The scimitar-horned oryx has been brought back from extinction in the wild after 30 years, thanks to the Smithsonian National Zoo. The species is now headed back to its original habitat, the Sahelian grasslands of Chad.
According to a statement, the Smithsonian Conservation Biology Institute (SCBI) and Zoological Society of London are “leading post-release satellite-tracking efforts that will result in the collection of one of the most comprehensive datasets for any wildlife species returned to its native habitat.”
“This project was designed to ultimately give scimitar-horned oryx that chance, while also helping restore this grasslands ecosystem and to inspire and inform similar reintroduction efforts for other species,” said Steve Monfort, the John and Adrienne Mars director of SCBI.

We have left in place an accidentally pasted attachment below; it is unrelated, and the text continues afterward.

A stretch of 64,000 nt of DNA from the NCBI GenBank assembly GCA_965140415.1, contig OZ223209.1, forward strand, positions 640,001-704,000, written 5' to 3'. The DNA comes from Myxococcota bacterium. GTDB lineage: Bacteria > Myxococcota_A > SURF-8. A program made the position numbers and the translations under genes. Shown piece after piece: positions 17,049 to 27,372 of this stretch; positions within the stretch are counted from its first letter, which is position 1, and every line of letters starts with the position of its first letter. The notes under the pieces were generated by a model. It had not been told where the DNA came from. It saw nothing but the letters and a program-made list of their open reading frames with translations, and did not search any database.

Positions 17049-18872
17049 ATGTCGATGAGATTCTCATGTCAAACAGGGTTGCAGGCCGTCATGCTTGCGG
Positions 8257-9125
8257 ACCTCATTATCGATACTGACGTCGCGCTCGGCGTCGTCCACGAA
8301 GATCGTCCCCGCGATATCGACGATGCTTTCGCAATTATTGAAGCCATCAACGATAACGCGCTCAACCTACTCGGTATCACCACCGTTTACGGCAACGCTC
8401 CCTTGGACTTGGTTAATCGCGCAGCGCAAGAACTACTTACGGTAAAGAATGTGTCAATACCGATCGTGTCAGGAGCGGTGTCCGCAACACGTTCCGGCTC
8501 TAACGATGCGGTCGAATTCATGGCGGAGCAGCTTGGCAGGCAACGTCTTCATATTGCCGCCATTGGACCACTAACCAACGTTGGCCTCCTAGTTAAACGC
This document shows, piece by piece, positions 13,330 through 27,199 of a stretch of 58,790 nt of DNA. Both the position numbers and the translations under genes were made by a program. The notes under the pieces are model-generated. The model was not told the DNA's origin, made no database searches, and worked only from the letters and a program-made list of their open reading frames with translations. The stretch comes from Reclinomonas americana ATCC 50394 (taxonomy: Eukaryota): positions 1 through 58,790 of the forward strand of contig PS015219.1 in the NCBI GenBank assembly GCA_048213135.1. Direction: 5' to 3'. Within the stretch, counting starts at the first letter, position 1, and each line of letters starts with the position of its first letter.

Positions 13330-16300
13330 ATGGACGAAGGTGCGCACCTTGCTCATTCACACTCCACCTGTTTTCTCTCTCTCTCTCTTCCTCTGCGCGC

Scientists now will begin to monitoring the species as GPS collars were placed on the animals in order to gather valuable information on their migration habits. These collars will also inform the scientists if one of the animals is killed by a poachers. The data will be gathered in near real-time. The collar can also gauge an individual animal’s temperature and level of activity.
The plan is to release 500 wild oryx over the next five years in order to build a self-sustaining population. The species went extinct due to many threats including civil unrest and extensive hunting practices in Chad.
Image via the Smithsonian Institute